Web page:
Recommended Reading for Understanding Mental Illness: Fiction

Book cover for Too Bright to Hear too Loud to See by Juliann GareyBook cover for 72 Hour Hold by Bebe Moore CampbellFiction portraying characters with a mental illness can increase a reader’s understanding of what it might be like to live with depression, anxiety or other disabilities. That understanding can create compassion. For a person living with mental illness or caring for someone with mental illness, reading about people like themselves can also bring comfort and hope.

May is Mental Health Month, and the fine folks at Librarian411.org compiled the following list of recommended fiction for understanding mental illness.

  • The Perks of Being a Wallflower” by Stephen Chbosky follows 10th-grader Charlie as he deals with both anxiety and depression in this coming-of-age novel.
  • Too Bright to Hear Too Loud to See” by Juliann Garey portrays Greyson Todd, a high-flying movie executive struggling with bi-polar disorder.
  • The Curious Incident of the Dog in the Night-time” by Mark Haddon is an inventive novel told in the voice of 15-year-old Christopher Boone, an autistic math genius.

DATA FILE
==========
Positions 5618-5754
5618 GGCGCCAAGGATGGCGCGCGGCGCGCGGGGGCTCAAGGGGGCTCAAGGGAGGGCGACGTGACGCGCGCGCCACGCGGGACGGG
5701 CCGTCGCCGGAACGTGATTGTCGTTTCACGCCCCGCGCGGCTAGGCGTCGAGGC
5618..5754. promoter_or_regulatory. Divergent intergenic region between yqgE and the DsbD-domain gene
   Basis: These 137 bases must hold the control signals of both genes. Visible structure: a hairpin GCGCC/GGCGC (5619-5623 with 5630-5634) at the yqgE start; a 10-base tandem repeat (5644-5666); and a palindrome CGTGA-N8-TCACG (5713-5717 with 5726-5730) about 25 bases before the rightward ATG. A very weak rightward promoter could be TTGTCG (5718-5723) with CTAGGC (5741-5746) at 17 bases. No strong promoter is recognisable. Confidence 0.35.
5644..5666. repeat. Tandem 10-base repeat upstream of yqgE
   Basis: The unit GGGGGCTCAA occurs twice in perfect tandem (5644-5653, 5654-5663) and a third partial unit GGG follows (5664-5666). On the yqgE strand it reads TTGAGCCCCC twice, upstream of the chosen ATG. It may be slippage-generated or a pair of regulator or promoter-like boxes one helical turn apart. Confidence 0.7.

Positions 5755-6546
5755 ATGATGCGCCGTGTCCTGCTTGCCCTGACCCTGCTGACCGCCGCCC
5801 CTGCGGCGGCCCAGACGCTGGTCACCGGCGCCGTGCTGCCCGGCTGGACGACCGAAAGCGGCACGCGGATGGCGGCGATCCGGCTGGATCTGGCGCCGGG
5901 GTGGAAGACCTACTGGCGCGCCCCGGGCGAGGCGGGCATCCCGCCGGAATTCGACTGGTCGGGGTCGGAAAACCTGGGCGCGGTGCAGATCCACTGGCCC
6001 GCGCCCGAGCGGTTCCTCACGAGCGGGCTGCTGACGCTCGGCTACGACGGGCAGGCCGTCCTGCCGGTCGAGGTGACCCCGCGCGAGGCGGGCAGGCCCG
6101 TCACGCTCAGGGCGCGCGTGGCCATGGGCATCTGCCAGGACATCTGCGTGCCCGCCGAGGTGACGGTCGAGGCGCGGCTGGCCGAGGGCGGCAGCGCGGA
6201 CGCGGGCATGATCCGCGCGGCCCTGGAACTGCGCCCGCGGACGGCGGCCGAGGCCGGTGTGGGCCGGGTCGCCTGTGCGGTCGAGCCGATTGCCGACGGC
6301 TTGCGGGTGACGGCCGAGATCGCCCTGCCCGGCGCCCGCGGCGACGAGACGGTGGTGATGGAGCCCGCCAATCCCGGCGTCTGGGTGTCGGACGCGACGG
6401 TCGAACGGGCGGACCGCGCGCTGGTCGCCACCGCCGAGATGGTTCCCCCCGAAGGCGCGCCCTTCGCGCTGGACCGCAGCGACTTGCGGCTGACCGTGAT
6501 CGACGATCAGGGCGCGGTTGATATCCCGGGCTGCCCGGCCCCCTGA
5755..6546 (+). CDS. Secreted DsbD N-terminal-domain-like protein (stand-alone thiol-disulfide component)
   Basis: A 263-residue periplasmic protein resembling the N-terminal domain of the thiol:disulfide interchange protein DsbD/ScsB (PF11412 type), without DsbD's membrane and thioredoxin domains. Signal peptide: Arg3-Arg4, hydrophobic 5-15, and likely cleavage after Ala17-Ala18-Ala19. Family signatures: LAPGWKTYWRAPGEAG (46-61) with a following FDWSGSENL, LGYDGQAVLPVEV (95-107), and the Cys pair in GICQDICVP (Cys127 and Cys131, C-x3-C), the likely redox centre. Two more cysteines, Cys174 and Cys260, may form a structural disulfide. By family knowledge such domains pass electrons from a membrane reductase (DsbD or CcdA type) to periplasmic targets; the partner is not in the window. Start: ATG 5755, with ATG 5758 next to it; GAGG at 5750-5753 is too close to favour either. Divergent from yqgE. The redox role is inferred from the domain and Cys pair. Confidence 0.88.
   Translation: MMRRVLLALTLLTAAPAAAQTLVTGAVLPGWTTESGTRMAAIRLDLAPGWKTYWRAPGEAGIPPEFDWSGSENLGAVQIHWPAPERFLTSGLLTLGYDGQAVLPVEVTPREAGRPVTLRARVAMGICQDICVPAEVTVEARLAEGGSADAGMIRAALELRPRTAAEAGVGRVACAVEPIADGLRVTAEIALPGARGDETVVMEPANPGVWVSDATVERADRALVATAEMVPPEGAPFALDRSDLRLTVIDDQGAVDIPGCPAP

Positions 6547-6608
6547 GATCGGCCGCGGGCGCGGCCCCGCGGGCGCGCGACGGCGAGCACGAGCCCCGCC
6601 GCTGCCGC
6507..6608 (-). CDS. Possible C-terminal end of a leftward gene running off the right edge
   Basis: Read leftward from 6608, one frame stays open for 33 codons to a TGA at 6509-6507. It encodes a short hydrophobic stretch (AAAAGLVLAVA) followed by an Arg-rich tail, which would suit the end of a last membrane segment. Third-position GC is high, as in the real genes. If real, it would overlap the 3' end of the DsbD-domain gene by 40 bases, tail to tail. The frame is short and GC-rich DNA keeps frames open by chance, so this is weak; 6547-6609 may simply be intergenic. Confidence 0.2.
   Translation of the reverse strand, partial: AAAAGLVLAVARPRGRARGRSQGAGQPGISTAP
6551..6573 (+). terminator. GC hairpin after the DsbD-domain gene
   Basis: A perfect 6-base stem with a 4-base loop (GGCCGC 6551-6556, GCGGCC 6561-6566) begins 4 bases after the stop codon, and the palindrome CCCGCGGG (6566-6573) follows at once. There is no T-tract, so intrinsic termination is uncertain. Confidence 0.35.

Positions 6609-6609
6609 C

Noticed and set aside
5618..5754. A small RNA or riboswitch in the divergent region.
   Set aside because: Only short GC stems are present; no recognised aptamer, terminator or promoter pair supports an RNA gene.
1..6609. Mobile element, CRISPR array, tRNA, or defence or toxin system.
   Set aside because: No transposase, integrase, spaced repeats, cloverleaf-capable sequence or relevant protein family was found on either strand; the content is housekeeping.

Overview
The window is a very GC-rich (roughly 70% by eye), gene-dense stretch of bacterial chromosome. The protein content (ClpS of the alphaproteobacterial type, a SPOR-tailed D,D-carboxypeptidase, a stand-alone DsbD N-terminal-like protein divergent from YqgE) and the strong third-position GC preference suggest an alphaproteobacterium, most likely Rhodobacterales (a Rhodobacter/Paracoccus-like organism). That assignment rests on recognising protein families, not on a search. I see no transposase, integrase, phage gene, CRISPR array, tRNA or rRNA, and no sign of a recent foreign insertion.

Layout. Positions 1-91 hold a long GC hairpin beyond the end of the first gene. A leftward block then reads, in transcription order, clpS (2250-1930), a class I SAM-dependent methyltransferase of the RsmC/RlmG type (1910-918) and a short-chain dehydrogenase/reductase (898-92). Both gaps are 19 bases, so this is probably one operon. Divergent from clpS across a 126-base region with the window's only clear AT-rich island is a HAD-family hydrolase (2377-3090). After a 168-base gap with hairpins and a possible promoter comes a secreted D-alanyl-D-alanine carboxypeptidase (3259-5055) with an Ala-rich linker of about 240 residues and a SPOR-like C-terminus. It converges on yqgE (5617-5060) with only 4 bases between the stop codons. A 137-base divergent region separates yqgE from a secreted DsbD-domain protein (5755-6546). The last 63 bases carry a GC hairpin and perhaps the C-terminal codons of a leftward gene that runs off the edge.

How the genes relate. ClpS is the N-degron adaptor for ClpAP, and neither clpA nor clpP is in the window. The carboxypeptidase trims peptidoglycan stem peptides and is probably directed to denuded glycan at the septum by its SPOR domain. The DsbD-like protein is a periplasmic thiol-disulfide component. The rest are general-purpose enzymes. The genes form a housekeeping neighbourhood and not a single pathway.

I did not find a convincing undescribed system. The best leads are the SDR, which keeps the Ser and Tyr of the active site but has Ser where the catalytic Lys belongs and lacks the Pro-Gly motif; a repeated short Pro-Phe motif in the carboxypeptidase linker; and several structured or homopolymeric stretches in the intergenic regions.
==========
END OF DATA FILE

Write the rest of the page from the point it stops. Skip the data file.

• One Flew Over the Cuckoo’s Nest” by Ken Kesey is narrated by Chief Bromden, a patient at a psychiatric hospital in Oregon, and explores the mistreatment of patients with mental illness.
  • I Know This Much Is True” by Wally Lamb explores the conflicted relationship between twin brothers, one of whom suffers from schizophrenia.
  • Ron McLarty’s “The Memory of Running,” a novel of loss and redemption, portrays characters suffering from alcoholism and schizophrenia.
  • 72 Hour Hold” by Bebe Moore Campbell tells the powerful story of a mother trying to cope with her daughter’s bipolar disorder.
  • Sylvia Plath’s “The Bell Jar” follows Esther Greenwood as  she descends into depression and contemplates suicide while interning at a New York City magazine.
  • It’s Kind of a Funny Story” by Ned Vizzini is a humorous account of a New York City teenager’s battle with depression and his time spent in a psychiatric hospital.

Have there been books that have helped you gain greater understanding of mental illness? Please share them in the comments.

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